Tuesday, August 28, 2012

Bodily formation? Spiritual formation?

An article in The Atlantic a few months ago described an astonishing experience of bodily formation.
Two years ago, at the age of 50, “Dan” weighed 230 pounds after a decade of putting on weight; he was 45 pounds above the National Institutes of Health's threshold of obesity. After ten minutes of walking in an art gallery, he needed a wheelchair.

Today he weighs 165 -- the clock's rolled back 29 years. He's off all his medicines, and a three-mile walk is a breeze.

What happened? There was no surgery and there were no mysterious fat-burning chemicals. His brother “decided to say the obvious”: that Dan needed to get into some sort of weight-loss program. Dan engaged in bodily disciplines, assisted by a behavior modification program that kept him accountable (David H Freedman, "The Perfected Self", theatlantic.com, June 2012, http://bit.ly/NVo5mt).

Bodily disciplines resulted in dramatic bodily change; could spiritual disciplines result in dramatic spiritual change?
Two years ago, Ray was a mean guy. Ray was a really crabby guy, and everyone in the church knew. Sadly, among all the things people knew about Ray, the other thing they all knew was that Ray would never change. http://bit.ly/MwcYB8

But today, Ray is a new man -- it's like the clock's rolled back 40 or 50 years, to a time before he was mean and bitter. A recent sermon talked about love, joy, peace, patience, and everybody thought of Ray.

What happened? There was no surgery and there were no mysterious rites of exorcism. One of his brothers decided to say the obvious: he needed to get into some sort of spiritual formation program. Ray engaged in spiritual disciplines, assisted by a behavior-modification program that kept him accountable.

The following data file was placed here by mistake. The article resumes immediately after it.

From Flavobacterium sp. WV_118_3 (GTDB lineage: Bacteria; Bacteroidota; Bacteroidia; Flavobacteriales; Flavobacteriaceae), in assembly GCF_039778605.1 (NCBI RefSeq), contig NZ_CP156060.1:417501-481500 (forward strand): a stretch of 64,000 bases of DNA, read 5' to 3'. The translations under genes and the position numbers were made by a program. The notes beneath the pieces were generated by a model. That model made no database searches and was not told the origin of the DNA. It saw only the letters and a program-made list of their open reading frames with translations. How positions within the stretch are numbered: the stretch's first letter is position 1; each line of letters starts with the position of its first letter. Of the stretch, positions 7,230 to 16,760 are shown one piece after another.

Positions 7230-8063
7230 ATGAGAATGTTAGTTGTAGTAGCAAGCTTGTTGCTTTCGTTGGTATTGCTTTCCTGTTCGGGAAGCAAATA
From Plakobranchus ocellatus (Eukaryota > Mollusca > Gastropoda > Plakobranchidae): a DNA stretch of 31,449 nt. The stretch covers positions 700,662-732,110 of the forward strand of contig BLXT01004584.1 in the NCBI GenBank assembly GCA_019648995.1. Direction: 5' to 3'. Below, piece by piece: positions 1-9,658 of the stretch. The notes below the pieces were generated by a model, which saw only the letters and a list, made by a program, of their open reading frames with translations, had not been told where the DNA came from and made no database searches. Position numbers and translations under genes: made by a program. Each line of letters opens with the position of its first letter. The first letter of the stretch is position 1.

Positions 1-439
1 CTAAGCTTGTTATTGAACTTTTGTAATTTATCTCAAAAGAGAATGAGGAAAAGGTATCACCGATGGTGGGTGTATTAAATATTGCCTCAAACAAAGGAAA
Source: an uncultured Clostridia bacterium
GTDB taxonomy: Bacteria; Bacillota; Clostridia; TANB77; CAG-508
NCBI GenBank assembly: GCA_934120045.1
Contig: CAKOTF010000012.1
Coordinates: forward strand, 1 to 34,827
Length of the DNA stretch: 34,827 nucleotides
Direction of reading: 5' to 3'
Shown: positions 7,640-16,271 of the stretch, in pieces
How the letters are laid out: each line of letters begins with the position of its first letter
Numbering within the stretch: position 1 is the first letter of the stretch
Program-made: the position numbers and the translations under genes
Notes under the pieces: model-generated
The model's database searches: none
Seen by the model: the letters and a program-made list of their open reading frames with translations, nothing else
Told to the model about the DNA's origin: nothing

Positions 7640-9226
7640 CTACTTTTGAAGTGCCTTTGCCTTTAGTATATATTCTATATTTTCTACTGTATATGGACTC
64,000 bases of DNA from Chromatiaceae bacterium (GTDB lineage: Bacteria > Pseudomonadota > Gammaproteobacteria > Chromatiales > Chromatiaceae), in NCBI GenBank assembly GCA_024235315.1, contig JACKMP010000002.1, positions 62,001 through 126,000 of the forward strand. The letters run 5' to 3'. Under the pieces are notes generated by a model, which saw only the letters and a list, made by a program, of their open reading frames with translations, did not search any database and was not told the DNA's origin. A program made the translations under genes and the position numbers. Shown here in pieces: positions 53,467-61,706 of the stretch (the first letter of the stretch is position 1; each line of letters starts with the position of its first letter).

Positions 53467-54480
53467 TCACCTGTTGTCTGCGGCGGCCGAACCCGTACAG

OK, “Ray”'s spiritual transformation hasn't really happened. But couldn't it? What if... what if when Ray was about to say something unkind, this passage rose to his awareness: “Let no unwholesome word proceed from your mouth, but only such (a word) as is good for edification, according to the need of the moment, that it may give grace to those who hear”?

What if, when he thought to cut someone off on the freeway, these words appeared before his eyes: “Let us do good unto all men...” or “Let your light shine before men, that they may see your good works and glorify your Father in heaven”, because he'd just reviewed those verses?

Of course, the issue isn't just knowing these verses, but meditating on them, ruminating on them, and otherwise getting them into our hearts. Ray "knew the Bible better than God" according to the account, and that didn't change him into a man of love, joy, peace, patience, kindness, and so on.

Here's the thing: if someone doesn't want to change, the practices won't necessarily change him. But for someone who does want to change, who believes his life is hidden with Christ in God, “the word of God ... performs its work in us who believe” as the Apostle Paul tells us.

The Scriptures are, of course, just one avenue God uses to change us; other spiritual practices can be very effective. Two other things would be helpful for “Ray”: first, a brother willing to speak truth to him in love; second, some sort of software—an app?—that could amplify Ray's self-discipline.

It's that second part that I find especially interesting: the idea that technology can help us become better people, rather than making us stupid or lonely or rude, is exciting. This hypothetical app could share some features with a gym or weight-loss app -- help with goal-setting, create charts/graphs, connect to a social network, etc.

So how can we encourage the practices—Bible study, Scripture memory, prayer, meditation, solitude, celebration, silence, etc.—without encouraging Pharisaism? I'll tell you: I don't know. It calls for mindfulness, a hard thing to maintain. But I have to believe it's possible to train oneself in mindfulness by constant use. If we can remember why we read the Bible, why we memorize it, why we pray or sing, that can help us. But as with any spiritual growth, we need help from the Lord. Fortunately, God is happy to help us become more like Christ (1 Thessalonians 5:23-24, Philippians 1:6, 2 Corinthians 3:18, Romans 12:2, etc.) and is near to us whenever we call upon him.